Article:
With resolutely entry-level specifications, it's easy to consider the reveal of the Nokia X phones as a bit of a disappointment. No PureView camera technology? No quad-core chipset? No. And that's not going to change any time soon, and maybe never will.
Speaking to Gizmodo, Nokia's Timo Toikkanen, executive vice president of mobile phones, firmly stated that the company's Android plans will remain focussed on the emerging markets. And that means low-cost, low-spec'd phones for the foreseeable future, and certainly no tablets.
"Our strategy, for the longest time, has been to connect the next billion people," said Toikkanen. "There's been very fast growth, especially in the last year of affordable, sub-€100 smartphones. If you look at the forecasts for the next billion people coming online for the first time in the next two to three years, 90 per cent of those people will be coming from emerging markets. We want to offer consumers choice there."
"There's no growth in the featurephone business, and one thing leads into another. We have coverage with Asha, and we have coverage with Lumia, but the competition had even more coverage, and even more devices."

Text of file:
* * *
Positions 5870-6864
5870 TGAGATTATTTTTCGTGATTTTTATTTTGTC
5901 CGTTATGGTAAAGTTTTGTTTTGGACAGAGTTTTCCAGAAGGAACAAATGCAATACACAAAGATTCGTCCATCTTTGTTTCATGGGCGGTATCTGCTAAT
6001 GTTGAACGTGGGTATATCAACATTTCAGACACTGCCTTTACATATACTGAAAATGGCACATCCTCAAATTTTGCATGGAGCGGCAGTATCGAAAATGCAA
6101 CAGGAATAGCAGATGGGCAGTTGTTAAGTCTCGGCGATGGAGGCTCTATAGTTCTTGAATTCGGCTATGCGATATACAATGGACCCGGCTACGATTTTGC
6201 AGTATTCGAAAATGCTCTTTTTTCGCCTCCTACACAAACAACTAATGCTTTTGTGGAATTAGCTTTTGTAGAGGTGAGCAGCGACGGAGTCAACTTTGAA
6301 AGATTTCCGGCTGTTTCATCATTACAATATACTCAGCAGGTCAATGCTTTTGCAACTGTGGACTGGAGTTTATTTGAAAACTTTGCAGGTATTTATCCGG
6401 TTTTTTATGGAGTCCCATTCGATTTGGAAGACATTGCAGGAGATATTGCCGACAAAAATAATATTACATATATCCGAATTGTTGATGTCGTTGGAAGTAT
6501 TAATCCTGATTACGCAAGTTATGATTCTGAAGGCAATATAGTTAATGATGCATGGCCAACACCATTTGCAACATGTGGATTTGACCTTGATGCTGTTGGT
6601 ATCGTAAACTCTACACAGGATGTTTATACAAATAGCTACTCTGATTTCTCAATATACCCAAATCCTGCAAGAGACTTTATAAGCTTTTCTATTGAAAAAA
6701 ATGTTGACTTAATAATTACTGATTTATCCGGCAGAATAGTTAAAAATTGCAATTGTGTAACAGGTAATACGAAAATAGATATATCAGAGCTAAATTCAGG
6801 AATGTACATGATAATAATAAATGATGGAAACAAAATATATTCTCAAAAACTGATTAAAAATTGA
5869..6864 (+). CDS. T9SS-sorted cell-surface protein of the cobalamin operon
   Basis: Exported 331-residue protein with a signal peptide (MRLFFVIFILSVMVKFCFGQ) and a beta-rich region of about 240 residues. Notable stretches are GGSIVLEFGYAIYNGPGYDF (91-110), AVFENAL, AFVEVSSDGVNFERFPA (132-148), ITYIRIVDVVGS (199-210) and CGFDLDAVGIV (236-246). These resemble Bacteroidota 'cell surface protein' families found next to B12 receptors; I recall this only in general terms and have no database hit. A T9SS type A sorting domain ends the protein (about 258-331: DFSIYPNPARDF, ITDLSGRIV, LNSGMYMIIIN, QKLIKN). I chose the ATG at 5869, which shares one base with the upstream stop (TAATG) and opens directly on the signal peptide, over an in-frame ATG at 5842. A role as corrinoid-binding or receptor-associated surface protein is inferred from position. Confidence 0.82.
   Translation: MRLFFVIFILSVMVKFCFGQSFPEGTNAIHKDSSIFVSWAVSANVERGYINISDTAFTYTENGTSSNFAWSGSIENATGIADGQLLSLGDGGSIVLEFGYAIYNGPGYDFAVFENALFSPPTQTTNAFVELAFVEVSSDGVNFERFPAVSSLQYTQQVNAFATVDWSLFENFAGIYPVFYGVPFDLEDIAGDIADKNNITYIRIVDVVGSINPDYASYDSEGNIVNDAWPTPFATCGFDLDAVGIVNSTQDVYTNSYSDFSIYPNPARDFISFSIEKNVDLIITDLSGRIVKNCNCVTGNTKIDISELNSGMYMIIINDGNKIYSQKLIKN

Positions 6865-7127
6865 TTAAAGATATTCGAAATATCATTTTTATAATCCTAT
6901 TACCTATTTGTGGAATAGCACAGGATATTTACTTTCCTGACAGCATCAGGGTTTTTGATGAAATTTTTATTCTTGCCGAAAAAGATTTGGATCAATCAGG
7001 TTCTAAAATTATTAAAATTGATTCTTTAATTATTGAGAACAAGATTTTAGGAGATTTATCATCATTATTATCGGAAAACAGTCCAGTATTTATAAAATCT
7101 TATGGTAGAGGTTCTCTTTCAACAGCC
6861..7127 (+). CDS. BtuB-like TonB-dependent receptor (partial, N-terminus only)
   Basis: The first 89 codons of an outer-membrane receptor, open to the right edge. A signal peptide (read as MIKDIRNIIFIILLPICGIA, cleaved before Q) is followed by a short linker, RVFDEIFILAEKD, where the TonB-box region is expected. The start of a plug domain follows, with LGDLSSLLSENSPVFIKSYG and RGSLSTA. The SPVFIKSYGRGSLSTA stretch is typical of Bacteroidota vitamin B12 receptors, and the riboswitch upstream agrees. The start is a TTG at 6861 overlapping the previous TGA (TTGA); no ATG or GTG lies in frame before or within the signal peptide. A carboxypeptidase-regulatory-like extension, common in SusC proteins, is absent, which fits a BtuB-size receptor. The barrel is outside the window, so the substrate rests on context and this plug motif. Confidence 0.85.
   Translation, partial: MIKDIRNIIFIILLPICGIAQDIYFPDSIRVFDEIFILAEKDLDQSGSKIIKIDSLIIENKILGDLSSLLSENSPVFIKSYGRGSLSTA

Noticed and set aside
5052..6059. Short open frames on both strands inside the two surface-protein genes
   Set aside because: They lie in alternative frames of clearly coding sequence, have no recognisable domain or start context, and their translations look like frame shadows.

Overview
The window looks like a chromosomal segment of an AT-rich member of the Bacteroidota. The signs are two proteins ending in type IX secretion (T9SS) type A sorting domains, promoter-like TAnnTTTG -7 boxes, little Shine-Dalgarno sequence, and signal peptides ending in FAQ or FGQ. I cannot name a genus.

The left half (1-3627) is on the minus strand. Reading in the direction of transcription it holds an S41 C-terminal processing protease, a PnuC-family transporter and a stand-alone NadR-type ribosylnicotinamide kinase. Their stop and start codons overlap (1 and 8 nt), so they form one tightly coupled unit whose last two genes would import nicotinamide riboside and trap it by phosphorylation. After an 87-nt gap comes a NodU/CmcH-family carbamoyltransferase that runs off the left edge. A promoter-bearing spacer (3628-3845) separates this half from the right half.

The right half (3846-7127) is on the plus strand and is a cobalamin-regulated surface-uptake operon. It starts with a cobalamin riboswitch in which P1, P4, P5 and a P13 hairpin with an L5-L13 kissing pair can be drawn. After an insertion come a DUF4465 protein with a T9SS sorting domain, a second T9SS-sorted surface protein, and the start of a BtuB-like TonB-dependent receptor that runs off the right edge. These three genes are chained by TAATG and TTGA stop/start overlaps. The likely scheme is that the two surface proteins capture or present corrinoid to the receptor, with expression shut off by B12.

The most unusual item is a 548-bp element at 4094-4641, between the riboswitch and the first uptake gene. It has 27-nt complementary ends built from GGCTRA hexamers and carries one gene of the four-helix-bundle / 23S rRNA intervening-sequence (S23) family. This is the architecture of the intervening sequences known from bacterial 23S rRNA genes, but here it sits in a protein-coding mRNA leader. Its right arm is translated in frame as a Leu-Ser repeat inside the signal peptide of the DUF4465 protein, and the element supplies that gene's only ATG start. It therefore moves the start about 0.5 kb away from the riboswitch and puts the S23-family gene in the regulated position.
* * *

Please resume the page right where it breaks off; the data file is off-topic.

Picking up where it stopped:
"Our intention is to ensure that X continues to drive down. We want to make sure that those billion people are connecting through Nokia devices and Microsoft's cloud services. X with Android is an awesome proposition for those people."
The decision to run with a heavily modified version of Android doesn't mean then that Nokia is distancing itself from Windows Phone, nor is it the foundation to make a grab for some of the high-end Android market. It's purely business "pragmatism", says Toikkanen -- following to where the next consumer bubble is, and offering choice along the way.
"We want to be a very good business; a good business for Nokia shareholders, and a good business for Nokia devices," says Toikkanen. As such, Toikkanen hints that in the future Nokia's Windows Phone offerings will increasingly chase emerging markets too, though Lumia devices will be covering all points along the pricing spectrum. It is then, a classic Nokia move -- always strongest globally at affordable price-points, the X phones will sure up its position in a key area, while the Lumia line does the peacocking.